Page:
- Another fun Italian wedding planning tradition is to cut up the groom’s tie and auction the pieces off for money. Cash is given to the bride and groom to use on their honeymoon.
- Traditional Japanese weddings include the ceremonial drinking of sake. The bride and groom drink nine cups of sake, symbolizing the bonding of the couple. Family and guests also drink sake to reaffirm the bond.
- Traditionally Indian brides are decorated with henna prior to the wedding. At some wedding celebrations Mehndi artists are hired to decorate the hands and feet of wedding guests to wish the new bride happiness and luck in her future.
- At the end of a Jewish wedding ceremony, the groom steps on a glass and breaks it. This wedding planning custom has a couple of explanations. One states that the noise will scare away evil spirits, the other states that the couple will stay married as long as it takes to reassemble the glass.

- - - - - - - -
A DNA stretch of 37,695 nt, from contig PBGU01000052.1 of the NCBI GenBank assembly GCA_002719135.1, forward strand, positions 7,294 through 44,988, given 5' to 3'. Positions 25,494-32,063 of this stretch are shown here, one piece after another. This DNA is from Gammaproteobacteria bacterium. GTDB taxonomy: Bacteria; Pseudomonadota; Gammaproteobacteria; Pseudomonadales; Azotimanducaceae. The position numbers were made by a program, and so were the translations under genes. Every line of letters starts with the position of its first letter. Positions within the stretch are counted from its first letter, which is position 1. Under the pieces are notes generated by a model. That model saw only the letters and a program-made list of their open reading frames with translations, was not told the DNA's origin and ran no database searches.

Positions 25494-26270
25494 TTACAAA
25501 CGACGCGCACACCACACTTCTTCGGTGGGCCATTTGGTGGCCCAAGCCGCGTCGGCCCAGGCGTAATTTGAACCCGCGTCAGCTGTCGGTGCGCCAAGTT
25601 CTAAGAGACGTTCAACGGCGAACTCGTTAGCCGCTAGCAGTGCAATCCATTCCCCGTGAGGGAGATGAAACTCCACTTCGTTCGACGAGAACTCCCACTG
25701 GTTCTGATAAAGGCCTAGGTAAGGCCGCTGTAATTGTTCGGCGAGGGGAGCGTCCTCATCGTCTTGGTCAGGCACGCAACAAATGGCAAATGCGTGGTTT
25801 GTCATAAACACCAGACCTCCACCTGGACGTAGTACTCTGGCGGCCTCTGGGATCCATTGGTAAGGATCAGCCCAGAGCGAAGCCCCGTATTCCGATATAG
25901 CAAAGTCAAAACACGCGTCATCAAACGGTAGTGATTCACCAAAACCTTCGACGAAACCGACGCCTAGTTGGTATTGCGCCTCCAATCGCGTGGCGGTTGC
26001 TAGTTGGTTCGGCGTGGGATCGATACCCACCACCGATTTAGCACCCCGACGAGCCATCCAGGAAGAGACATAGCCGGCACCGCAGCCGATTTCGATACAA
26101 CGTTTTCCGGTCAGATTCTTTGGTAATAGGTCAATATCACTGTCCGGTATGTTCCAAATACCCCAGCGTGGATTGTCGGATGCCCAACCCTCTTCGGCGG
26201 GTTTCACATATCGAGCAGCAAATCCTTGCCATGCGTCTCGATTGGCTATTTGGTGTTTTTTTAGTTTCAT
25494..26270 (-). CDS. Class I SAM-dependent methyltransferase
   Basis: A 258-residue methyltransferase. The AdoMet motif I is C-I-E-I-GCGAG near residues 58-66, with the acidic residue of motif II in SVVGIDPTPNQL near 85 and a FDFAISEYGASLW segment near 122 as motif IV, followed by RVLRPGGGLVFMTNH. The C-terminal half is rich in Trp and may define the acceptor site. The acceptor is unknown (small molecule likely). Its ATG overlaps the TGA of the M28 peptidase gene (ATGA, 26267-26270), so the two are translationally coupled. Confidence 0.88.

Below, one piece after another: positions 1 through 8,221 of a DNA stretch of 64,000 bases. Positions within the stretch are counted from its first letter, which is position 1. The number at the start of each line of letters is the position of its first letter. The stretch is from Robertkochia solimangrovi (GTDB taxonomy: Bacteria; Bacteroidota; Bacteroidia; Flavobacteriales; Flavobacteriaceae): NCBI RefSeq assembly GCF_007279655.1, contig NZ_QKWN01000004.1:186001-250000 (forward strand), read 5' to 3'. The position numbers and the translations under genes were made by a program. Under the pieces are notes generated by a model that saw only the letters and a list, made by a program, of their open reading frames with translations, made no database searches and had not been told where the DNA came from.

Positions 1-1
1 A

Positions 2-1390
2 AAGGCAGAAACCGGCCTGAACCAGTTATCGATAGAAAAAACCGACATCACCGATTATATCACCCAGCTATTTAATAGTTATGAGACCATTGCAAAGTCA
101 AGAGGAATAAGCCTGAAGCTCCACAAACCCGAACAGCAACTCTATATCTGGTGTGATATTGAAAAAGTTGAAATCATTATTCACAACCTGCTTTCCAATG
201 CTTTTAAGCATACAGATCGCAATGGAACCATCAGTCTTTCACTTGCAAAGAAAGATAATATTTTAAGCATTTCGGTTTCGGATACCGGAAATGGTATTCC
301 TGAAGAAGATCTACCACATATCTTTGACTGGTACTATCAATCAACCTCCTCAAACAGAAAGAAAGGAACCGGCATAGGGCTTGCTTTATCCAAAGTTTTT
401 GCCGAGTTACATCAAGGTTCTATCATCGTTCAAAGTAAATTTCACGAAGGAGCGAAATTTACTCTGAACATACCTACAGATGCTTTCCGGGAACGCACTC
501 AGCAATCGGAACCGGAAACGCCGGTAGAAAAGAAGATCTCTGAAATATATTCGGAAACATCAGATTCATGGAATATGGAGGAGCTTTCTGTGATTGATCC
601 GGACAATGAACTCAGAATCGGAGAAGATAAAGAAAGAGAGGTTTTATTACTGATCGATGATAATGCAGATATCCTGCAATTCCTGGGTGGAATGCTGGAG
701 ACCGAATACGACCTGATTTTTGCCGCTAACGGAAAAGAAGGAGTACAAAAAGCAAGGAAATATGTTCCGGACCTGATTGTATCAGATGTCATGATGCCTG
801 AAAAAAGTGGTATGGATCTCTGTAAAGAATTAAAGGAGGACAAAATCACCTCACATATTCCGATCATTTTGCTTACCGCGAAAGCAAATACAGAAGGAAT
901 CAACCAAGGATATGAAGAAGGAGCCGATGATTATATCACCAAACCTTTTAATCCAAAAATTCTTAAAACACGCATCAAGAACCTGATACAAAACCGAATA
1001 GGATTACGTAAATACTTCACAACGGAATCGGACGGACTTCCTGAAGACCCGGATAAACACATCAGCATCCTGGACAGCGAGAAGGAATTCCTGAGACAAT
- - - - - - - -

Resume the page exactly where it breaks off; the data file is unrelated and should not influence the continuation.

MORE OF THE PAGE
- Having a piper lead the processional and recessional is a great way to incorporate Celtic tradition into your wedding planning. Hiring a ceilidh band for the cocktail hour or party is another great way to add Celtic flavor.
- At Russian weddings, a friend of the couple gives a toast at the beginning of the reception. All of the guests are to drink the champagne and throw the glasses to the floor. If the glass breaks when it hits, it is considered good luck for the bride and groom. Again, this is a tradition that works best at home rather than in a public reception facility.
This is just a small selection of ways to incorporate ethnic traditions into your wedding planning. The Internet is a valuable resource to find all kind of unusual ways to celebrate a wedding day. From ceremony to dinner and dancing, there are thousands of year’s worth of customs to try.